Awareness is probably the most essential quality in language learning. If we
are not aware of all the elements in the structure of a lexical, we can't learn
the lexical correctly; if we aren't aware of the true meaning of a word, we
can't use it correctly; if we aren't aware of the context in which the lexical
is used, we can't learn the lexical correctly.
When we write (or say) something ourselves: If we are not aware of what our
words are actually saying, we can't express ourselves accurately.
The following sentences (from the "Do-it-yourself Word Usage" activity) have
logic problems that could have been avoided with a little keener awareness.
"What kinds of background helped her to be the first female dean of Kuwait
What do you mean by "kinds of background"?
By the way, do you know the word "qualifications"? You were supposed to have learned it in AKL: Advanced, Unit 1, in your sophomore year. How about the word "credentials"?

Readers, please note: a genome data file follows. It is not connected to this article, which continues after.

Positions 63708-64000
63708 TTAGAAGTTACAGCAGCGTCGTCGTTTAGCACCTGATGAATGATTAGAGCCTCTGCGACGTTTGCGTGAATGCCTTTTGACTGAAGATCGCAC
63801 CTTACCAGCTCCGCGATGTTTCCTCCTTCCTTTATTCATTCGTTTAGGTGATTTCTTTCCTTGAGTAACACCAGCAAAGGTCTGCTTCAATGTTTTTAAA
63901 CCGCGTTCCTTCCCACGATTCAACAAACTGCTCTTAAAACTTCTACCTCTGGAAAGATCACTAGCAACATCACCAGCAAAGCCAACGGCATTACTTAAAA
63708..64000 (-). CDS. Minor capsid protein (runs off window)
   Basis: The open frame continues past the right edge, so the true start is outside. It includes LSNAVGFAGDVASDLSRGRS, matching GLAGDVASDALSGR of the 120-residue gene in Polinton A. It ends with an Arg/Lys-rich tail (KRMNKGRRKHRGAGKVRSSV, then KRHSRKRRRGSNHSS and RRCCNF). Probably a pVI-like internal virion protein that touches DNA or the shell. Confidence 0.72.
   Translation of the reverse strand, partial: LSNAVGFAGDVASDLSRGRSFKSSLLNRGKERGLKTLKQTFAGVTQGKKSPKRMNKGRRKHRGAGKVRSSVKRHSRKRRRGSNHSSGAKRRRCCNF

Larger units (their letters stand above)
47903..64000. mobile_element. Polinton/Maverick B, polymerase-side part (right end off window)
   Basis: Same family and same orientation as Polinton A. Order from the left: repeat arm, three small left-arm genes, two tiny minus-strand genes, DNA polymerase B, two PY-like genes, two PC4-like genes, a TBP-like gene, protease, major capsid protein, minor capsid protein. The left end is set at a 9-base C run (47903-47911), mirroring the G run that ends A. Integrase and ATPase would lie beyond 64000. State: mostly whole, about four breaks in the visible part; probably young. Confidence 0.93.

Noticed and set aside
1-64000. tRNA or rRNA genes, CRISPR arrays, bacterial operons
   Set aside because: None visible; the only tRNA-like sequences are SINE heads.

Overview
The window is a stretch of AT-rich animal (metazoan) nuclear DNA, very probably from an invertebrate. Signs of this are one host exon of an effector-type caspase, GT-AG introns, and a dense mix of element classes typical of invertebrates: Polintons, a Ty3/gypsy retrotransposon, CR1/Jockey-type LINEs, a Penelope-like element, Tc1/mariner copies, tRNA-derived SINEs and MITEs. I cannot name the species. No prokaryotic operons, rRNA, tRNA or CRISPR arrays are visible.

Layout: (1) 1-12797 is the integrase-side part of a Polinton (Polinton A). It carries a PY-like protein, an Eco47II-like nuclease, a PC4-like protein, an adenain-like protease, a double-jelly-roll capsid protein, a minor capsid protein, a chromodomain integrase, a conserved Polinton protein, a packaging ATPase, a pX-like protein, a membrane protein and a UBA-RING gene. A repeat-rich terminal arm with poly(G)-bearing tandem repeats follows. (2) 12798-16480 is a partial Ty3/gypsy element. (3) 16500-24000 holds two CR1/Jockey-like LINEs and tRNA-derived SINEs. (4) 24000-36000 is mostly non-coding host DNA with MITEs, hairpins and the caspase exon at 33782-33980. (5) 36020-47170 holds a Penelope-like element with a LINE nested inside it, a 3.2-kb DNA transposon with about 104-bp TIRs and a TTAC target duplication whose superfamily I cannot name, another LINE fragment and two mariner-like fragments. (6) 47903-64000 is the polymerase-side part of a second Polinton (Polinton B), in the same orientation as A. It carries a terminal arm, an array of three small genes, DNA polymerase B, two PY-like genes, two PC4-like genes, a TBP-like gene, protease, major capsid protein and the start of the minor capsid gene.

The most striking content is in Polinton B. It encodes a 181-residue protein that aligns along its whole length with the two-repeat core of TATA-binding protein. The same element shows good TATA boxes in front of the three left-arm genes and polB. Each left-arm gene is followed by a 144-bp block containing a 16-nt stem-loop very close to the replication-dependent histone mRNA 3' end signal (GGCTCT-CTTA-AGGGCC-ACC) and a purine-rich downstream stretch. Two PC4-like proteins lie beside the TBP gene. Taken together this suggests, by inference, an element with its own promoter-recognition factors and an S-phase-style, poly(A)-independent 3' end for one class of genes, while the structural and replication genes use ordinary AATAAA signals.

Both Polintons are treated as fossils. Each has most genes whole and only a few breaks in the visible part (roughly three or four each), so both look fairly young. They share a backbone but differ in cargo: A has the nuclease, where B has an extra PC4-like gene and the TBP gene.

"How many females are there in Kuwait University?"
This question can't be answered with the DRS reading, so why ask it?
"What percentage of female students attend Kuwait University?"
Try this in Korean. You'll see that it doesn't work logically in Korean either.
CORRECTED: What percentage of Kuwait University students are women?
"How did she become a professor a law school faculty of 42 years?"
What does "of 42 years" refer to? Law school faculty? Why use of?
"Why had her male colleagues not opposed the first female dean of law school?"
Oppose her, or oppose her appointment? In the reading it says "didn't resist that much." When you were reading the article, did you ask yourself, "Resist what?"
Here are a couple language problems that I found in the questions:
"What many percentage of women attend college in Kuwait?"
CORRECTED: What percentage...
What is her career?
"Career" does not mean kyeongryeok or job. Throw away your bilingual dictionary; use your monolingual dictionary to find out how native speakers understand the word "career."